Photographer: Mark Dawson
Former Chicagoan Tajeria Beacham walks out her apartment in Iowa City, Iowa
Photographer: Rachel Mummey
CQ Smith gets his picture taken by Douglas Walker during a controlled prairie fire at Grant Wood Elementary School in Iowa City, Iowa
Photographer: Rachel Mummey
Nov 23, 2010
By Colleen Kiphart
Rachel Mummey, a master's student in the School of Visual Communication (VisCom) has been named the 65th College Photographer of the Year (CPOY). As winner, she will be awarded equipment and additional educational opportunities.
The College Photographer of the Year Competition was founded by Cliff and Vi Edom in 1945. The University of Missouri administers the worldwide contest with support from its co-sponsor, Nikon Inc.
To Mummey, who also came in first and second place in the "Documentary" category, the victory was a total surprise.
"I felt certain that I'd get knocked out of the competition, but both my submissions won! And, all my friends got really excited," said Mummey. "I'm like, 'Yeah right nothing is going to happen.' So, I was in total disbelief that I got that phone call on Thursday [Nov. 11] night and was told that I was the 65th College Photographer of the Year."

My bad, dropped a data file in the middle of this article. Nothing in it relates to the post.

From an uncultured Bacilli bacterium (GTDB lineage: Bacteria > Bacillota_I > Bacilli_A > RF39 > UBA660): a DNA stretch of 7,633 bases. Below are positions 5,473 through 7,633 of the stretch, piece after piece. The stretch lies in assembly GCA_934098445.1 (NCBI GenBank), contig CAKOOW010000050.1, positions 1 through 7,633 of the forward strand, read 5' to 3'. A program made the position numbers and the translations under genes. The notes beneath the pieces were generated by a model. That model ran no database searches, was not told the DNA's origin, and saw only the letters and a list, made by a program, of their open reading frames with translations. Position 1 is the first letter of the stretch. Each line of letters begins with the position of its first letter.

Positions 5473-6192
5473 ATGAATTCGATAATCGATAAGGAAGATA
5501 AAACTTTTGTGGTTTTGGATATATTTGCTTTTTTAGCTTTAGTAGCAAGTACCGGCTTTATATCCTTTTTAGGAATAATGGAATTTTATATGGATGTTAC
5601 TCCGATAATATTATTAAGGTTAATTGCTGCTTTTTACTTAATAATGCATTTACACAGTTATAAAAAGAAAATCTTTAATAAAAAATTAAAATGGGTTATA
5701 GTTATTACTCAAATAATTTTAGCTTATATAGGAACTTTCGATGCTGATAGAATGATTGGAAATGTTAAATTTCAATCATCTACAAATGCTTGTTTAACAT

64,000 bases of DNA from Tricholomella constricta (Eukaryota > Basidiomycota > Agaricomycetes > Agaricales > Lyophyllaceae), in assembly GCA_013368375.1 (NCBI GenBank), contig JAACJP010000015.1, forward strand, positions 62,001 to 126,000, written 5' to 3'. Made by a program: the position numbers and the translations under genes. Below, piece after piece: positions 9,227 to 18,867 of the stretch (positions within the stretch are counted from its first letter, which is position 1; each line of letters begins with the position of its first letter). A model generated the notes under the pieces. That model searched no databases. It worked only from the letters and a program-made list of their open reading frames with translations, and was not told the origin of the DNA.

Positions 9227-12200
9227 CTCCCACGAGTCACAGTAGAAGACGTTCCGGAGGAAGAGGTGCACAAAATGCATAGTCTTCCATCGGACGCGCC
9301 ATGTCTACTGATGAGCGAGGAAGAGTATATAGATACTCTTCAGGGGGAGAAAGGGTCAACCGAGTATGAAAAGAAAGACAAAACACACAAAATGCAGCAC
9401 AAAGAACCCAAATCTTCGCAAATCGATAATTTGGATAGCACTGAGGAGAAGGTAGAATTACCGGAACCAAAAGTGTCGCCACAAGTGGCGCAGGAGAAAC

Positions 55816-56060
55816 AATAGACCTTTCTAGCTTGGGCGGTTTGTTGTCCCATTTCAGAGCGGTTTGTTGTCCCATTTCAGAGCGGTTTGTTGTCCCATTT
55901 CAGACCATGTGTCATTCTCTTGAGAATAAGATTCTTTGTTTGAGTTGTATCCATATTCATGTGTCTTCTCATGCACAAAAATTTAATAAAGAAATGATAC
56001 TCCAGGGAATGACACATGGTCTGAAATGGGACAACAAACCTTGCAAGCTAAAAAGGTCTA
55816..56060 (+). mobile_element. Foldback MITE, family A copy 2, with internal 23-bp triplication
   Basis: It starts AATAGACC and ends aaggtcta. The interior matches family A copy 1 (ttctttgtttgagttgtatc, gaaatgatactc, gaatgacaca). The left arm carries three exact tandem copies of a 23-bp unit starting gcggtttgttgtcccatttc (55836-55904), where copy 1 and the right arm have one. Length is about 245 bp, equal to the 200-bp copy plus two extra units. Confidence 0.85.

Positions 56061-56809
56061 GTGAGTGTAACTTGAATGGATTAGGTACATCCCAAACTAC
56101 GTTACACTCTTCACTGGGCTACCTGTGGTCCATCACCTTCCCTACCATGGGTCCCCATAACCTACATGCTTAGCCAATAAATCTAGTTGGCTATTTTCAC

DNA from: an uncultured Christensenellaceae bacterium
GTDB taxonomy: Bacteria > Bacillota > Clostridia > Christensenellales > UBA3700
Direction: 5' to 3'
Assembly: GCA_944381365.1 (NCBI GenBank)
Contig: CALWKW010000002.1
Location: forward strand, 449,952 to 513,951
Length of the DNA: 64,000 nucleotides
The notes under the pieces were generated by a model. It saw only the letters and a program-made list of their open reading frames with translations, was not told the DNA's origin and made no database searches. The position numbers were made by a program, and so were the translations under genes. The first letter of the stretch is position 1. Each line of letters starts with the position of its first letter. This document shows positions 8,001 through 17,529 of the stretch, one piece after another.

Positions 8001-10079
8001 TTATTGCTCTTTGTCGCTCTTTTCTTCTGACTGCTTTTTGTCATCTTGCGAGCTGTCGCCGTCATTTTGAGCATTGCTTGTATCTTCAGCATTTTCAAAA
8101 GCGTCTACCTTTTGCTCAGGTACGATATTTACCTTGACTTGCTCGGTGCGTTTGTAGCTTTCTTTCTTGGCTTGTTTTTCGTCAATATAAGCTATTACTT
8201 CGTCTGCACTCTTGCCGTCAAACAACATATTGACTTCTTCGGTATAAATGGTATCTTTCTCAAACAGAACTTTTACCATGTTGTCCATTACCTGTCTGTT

Mummey graduated from the University of Iowa in 2006 with degrees in journalism and fine arts. The school didn't have a photojournalism program, so she frequently found herself trying to tailor her two majors to fit her ambitions. In 2008, she applied and was accepted into the master's program in VisCom.
"It's amazing to think how much moving to Ohio and VisCom has changed the whole course of my life," said Mummey. "It was that moment that I accepted that everything changed for me. It had been a turning point."
That humility and drive has marked Mummey's time in the VisCom program.
"She is a hard worker that really came into the program realizing she had less experience and she made up for it by sheer tenacity and work," said Terry Eiler, director of VisCom.
To help Mummey address some issues she had with visual storytelling, Eiler suggested a summer workshop. She took advantage of the opportunity and lessons gleaned there can be seen in her winning series.
"One of the comments the COPY judges made was that they were impressed with the storytelling throughout my projects," said Mummey.
Eiler said Mummey significantly improved her skills over the course of a year.
"In terms of just Rachel's ability, she won one award last year in the competition and this year she really dominated," Eiler said. "It's exciting to see a young talent do that, and it's really propelled her onto a series of good internships."
Mummey's first-place documentary photographs are of displaced African-American communities in her hometown of Iowa City, Iowa, and were the result of a capstone magazine class. Her second-place work followed a year in the life of an elderly couple in an isolated rural setting. The male subject, Bernard, was caring for his wife, Mary, who has Alzheimer's disease.